Which leads to my story of how the Affordable Care Act has affected me. In truth, not at all. My husband has a great job for a company that chooses to provide its employees (and their families) with that famed Cadillac health insurance.
As a matter of fact, in all of my years on Earth– 37 and counting– I have never been without health insurance. My Dad’s military career covered me as a college student until I was 25. When it finally expired–and oh, how I mourned the loss of my dependent ID– I picked up insurance through my full time retail job. Less impressive, my insurance coverage cost me $60 every two weeks, which might sound like a pittance, but is a lot of money for a worker earning $9 an hour.
I carried that insurance to cover any potential catastrophic health crises. However, high deductibles and co-pays still sent me to planned parenthood for my yearly gynecological exams and the birth control not covered by my prescription plan (though it DID cover viagra, which no amount of arguing with the claims department could change).
In between my retail years and my stay-at-home-mom years, I worked at the same company my husband works for now.
So how has a lifetime of having affordable health care affected me? A few days after high school graduation I suffered reoccurring hives that spread across my whole body and down my throat. I spent a little less than a week in the hospital, being pumped with high-dose steroids and anti-histamines. They ran allergy tests, blood tests, and urine tests. The total cost of that hospital visit– and I remember because my dad forgot his checkbook, so I had to pay– less than $15.
During the pre-kid working years when a really nasty cough and extreme shortness of breath sent me to a doctor, then to a lung x-ray; my cost, $75 dollars. My cost for the mental health provider necessary for medicating my ADD, and the cost for the ADD medication, both of which a requirement for my quality of life; $35 dollars a month.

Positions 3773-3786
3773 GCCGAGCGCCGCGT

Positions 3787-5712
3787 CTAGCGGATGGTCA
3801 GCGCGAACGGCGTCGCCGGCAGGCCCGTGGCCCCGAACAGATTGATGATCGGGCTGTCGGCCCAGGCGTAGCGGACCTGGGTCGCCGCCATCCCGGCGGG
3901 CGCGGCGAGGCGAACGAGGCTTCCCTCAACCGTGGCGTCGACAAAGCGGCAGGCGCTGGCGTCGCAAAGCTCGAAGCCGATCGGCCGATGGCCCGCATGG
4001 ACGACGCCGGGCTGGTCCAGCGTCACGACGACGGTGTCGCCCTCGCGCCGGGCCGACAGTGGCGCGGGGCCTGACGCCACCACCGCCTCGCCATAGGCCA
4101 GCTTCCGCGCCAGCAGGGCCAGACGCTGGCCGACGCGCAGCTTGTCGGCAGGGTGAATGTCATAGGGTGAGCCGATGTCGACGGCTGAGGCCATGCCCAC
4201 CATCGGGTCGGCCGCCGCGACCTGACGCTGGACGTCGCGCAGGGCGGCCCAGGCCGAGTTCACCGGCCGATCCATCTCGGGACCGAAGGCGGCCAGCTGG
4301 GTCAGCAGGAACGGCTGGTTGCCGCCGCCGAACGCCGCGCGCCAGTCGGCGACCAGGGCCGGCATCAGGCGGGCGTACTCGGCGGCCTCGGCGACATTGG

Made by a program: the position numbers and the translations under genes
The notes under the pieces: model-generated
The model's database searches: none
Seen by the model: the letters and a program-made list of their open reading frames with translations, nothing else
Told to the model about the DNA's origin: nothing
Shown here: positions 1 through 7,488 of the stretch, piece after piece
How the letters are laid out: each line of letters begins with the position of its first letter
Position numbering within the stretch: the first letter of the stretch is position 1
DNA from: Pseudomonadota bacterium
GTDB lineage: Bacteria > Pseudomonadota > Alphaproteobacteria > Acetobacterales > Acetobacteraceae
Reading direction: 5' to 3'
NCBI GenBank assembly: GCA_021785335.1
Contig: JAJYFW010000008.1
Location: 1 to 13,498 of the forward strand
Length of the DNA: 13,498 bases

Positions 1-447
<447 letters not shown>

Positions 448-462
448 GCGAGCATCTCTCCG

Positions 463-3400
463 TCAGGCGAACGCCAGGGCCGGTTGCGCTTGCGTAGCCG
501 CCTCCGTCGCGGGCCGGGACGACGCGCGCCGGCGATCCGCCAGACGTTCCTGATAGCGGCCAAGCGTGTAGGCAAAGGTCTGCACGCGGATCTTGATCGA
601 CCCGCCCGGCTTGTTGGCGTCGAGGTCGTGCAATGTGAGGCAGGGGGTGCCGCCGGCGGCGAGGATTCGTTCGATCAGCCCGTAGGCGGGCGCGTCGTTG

The cost of my husband’s surgery to remove a huge paratoid tumor in his neck; less than $500.
The entire maternity cost of my first child– $1100. And I thought that was really expensive until I saw the line item cost on the EOB.
When intense uterine cramps sent me to both a doctor and a radiologist– both of which would have saved my life had that ovarian fibroid been an ovarian tumor instead, cost less than $100. And the month I spent suffering from extreme dizzy spells that swept me off my feet? Several doctor trips and tests provided a solution: I am the only person to whom my doctor has recommended eat more salt (I have low blood pressure).
When I went to an out-of-town-ER with pain that I was fairly certain would be fatal? Even after several hours in the ER, a CAT scan, IV drugs (y’all kidney stones–even small ones–are brutal) my cost was almost nothing.
So how has having affordable health care affected me?
I have never once had to hesitate to bring either of my children to the doctor, or the two times we’ve gone, to the emergency department. I have never once had to worry about an illness bankrupting my family. Now, thanks the Affordable Care Act legislation, I never will.